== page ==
In a critical article published in the New York Times, Halil M. Karaveli, a senior fellow at the Central Asia-Caucasus Institute and the Silk Road Studies Program, argues that Turkish policy in Syria has been unhelpful and calls on the U.S. administration to “reassess the assumption that Turkey is playing a constructive role in ending the violence in Syria.” Karaveli argues that “Turkey is part of the problem,” and that “it is exacerbating Syria’s sectarian strife, rather than contributing to a peaceful and pluralistic solution.”
President Obama said in a recent interview, “I want to commend Prime Minister Erdogan and the Turkish government for playing a leadership role in trying to end to the violence and begin a political transition in Syria.” (Read the English transcription of the Milliyet interview here.) Karaveli argues that “this praise is undeserved.”
He writes, “The United States must beware of doing the bidding of Sunni powers — especially Turkey — that are advancing sectarian agendas that run counter to America’s interest of promoting pluralism and tolerance. Left unchecked, rising sectarianism could lead to a dangerous regional war.”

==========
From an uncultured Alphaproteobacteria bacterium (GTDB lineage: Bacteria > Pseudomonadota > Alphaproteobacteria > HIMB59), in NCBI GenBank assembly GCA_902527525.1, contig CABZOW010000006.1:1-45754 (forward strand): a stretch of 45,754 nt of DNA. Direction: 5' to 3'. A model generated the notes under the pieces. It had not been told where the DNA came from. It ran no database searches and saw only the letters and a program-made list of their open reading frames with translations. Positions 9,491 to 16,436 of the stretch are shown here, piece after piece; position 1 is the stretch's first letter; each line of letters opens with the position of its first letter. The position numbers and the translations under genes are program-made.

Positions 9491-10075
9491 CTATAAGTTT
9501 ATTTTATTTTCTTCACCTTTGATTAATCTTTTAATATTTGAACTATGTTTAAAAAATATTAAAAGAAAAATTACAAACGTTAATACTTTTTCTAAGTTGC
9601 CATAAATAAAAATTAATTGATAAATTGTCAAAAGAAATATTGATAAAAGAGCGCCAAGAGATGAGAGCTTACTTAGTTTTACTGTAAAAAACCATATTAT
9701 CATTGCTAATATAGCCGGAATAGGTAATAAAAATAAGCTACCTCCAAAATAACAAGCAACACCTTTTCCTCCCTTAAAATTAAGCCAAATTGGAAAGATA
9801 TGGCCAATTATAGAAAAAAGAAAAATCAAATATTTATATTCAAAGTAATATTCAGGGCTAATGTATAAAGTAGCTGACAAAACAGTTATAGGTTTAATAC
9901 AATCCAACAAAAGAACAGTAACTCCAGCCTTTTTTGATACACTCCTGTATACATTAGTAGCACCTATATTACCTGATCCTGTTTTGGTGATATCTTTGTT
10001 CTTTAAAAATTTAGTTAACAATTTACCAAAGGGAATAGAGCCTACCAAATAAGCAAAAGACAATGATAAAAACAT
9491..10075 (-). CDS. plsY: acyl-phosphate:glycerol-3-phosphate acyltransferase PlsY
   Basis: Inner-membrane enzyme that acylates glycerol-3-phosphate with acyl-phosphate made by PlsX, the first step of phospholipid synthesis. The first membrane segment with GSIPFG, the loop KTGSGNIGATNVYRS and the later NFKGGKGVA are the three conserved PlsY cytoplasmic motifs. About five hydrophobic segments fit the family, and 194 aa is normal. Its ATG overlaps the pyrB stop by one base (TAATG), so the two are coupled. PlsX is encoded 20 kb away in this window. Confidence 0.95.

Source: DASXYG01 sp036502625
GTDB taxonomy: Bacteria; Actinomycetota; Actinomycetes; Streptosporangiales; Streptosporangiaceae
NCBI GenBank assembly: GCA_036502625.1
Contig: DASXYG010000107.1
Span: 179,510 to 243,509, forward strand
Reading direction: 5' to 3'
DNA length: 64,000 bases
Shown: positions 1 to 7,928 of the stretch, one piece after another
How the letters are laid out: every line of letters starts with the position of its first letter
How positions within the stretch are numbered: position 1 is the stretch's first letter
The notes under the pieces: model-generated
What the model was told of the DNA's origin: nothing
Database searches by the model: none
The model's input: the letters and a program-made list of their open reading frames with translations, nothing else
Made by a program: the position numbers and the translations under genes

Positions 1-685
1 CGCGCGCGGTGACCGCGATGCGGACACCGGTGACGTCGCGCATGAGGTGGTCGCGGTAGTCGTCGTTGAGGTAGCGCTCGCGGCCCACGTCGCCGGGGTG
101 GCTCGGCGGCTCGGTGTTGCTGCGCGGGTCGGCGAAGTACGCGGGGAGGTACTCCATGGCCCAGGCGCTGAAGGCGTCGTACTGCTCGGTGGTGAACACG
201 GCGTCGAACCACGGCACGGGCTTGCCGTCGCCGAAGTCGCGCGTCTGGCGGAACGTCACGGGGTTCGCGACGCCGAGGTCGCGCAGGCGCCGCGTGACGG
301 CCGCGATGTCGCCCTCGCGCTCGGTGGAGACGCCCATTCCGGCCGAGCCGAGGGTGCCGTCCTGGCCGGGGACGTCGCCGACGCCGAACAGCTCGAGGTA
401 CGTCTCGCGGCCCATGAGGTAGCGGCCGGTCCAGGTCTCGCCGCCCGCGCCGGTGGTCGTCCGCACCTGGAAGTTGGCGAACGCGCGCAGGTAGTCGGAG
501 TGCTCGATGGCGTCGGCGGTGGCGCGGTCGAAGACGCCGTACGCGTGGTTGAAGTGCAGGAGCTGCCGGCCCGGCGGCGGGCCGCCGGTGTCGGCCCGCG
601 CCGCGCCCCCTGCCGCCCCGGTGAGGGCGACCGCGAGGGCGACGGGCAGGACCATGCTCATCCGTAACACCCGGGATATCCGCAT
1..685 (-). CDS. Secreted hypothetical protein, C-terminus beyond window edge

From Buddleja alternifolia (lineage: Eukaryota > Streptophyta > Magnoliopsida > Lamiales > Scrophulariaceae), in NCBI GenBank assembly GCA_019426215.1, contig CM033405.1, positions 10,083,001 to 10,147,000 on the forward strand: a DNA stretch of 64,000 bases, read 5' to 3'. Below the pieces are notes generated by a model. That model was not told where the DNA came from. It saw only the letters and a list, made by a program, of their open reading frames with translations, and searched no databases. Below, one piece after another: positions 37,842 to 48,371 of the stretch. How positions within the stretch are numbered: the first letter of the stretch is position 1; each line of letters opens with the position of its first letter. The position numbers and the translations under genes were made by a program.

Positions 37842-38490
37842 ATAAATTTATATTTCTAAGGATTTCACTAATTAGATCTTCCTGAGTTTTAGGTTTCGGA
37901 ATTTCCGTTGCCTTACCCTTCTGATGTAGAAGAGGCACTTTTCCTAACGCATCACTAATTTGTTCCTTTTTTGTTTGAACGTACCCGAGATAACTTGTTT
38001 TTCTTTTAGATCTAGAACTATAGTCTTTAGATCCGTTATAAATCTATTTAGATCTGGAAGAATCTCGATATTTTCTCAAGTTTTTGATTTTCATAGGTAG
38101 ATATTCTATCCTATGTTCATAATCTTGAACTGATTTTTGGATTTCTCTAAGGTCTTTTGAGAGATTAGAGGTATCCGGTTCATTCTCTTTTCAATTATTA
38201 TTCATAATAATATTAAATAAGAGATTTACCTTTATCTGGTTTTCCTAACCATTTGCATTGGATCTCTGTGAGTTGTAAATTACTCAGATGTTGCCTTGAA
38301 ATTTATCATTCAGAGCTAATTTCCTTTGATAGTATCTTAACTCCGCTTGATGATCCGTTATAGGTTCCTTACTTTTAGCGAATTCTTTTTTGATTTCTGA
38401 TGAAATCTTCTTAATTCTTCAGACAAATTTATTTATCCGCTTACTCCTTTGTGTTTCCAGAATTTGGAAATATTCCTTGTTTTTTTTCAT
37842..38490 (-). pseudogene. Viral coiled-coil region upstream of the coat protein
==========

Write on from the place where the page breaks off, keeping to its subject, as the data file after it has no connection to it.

Michael Koplow, program director of the Israel Institute and a Georgetown University PhD candidate,
disagrees: “I don’t think Turkey’s intentions are quite so nefarious.” In a blog post entitled “Is Turkey Really An Unhelpful Ally?” Koplow writes, “Ankara’s motives are complex in this case, but there is no reason to believe that it does not genuinely want Assad gone for humanitarian, security, and stability reasons, rather than simply out of a desire to promote Sunni hegemony within Syria and the greater region.”
Secretary of State John Kerry will meet Turkish officials in Ankara this week and Syria will figure prominently in the discussions.